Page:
2. I strongly disagree, Casted is NOT a word. Just because people use it doesn’t mean it is a word. Just because ain’t is now in the dictionary doesn’t mean it’s a word either. When fishing you cast, present and past tense. When casting a film a role has been cast. Casted is NOT a word.

    • Grammarist says:

      A word is a sound or a combination of sounds that communicates a meaning. “Casted” is one of these. One of the beautiful things about English is that there is no all-powerful arbiter who decides these things for us. The language is shaped by how English-speakers use it. Most dictionaries are historical documents, not guides for proper usage; all they do is set down a record of the language as English-speakers use it and have used it. Whether any of us finds a word objectionable doesn’t enter into it.

      Anyway, it is obvious lots of people have decided “casted” is a useful word, and there’s nothing we can do about that. The good news is we are all free to shun words we don’t like, and no one is ever going to force you to adopt this new word.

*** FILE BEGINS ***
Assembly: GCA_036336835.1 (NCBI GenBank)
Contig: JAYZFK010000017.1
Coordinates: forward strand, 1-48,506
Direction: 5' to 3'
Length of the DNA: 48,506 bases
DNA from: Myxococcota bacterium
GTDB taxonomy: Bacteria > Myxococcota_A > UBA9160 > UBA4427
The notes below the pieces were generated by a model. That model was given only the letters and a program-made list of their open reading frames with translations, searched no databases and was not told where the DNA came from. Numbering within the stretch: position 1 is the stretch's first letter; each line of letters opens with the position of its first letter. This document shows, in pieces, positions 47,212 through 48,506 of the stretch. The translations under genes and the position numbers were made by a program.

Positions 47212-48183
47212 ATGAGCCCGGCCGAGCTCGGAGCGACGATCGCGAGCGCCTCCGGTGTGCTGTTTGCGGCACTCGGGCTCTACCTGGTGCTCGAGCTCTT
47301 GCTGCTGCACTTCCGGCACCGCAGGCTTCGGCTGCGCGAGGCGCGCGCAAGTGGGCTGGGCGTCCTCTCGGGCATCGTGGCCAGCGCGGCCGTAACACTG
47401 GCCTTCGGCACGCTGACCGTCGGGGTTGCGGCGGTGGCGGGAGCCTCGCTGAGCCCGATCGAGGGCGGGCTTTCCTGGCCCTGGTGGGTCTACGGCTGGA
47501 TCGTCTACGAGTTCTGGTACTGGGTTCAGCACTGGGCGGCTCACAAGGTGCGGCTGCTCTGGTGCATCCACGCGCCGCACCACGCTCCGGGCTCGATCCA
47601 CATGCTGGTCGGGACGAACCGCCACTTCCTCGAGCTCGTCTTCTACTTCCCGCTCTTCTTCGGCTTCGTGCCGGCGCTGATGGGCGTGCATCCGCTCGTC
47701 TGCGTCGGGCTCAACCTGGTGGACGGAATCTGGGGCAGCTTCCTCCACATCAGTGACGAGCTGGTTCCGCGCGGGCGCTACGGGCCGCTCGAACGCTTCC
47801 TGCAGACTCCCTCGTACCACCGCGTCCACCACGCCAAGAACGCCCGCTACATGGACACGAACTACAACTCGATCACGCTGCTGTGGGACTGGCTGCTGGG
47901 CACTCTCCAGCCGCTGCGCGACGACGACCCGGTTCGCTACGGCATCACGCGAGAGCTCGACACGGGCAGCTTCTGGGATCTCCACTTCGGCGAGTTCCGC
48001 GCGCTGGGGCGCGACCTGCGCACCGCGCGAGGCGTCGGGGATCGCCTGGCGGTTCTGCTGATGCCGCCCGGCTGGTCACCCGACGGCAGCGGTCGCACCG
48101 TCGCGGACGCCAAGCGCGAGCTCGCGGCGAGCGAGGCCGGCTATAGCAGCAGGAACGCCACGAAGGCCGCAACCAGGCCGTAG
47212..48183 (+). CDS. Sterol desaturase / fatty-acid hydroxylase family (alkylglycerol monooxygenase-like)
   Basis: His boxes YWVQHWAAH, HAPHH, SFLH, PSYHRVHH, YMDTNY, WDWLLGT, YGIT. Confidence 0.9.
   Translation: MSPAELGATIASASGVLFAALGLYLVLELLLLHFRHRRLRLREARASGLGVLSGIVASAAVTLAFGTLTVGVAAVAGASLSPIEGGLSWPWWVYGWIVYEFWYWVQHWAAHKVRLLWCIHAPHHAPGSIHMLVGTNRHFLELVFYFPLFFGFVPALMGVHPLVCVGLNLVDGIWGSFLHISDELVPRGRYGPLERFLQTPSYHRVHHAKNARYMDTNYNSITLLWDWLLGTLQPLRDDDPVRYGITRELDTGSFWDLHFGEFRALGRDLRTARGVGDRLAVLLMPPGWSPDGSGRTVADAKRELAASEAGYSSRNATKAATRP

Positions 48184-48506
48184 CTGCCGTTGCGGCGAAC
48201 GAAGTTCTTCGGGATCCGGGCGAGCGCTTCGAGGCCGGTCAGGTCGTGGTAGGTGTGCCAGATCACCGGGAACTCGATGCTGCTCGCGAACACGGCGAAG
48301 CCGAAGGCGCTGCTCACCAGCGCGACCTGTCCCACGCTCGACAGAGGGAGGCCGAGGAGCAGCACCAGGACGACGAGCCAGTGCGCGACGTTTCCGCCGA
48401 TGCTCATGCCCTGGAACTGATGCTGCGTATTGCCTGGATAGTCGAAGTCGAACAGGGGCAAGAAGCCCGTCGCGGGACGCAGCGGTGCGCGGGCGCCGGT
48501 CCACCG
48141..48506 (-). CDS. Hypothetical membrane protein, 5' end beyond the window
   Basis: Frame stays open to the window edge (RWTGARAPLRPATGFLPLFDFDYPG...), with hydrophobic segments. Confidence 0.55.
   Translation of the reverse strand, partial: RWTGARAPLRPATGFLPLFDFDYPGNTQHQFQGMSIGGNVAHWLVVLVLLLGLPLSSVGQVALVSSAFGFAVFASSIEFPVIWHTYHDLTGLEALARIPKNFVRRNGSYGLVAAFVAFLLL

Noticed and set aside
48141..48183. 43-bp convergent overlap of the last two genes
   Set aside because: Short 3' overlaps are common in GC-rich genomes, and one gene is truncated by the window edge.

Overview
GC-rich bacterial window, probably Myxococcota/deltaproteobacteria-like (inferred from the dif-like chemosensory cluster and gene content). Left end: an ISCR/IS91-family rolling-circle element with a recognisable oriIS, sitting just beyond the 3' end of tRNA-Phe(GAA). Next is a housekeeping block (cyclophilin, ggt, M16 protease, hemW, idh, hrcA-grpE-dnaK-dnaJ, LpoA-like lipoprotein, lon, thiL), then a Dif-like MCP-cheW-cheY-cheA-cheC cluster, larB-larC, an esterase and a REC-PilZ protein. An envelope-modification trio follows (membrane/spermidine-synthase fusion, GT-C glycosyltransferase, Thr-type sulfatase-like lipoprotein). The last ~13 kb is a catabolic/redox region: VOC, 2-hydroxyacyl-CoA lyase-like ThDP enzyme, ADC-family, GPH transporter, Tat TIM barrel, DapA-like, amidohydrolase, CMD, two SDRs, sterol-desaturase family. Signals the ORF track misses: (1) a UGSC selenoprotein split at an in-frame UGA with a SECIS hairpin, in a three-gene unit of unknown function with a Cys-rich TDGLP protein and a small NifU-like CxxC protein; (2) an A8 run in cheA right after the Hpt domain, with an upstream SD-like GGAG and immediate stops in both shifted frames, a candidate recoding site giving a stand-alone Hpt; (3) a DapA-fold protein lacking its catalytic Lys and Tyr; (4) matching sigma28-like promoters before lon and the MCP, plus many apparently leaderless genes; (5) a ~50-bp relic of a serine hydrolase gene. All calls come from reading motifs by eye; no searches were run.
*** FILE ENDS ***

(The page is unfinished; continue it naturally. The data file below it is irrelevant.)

Plus, something we neglect to mention in the above post (but will cover in our next revision) is that “casted” is actually an old form going all the way back to Old English, and examples are easily found in English texts from as recent as the 18th century. It just fell out of favor for a while, and now it’s starting to come back.

      • Language is made up of rules. There is a right way and a wrong way. Normally the americans shorten things and it becomes accepted in culture through use. This doesn’t make it correct. Proper english is laid down and changes slightly with modernism. Casted is not a word in the english dictionary and in use there isn’t a requirement to use the extended ‘casted’. Bottom line is that it is used through ignorance of the correct terminology. Your 3rd & 4th sentences are not accepted by my school upbringing, sorry chum.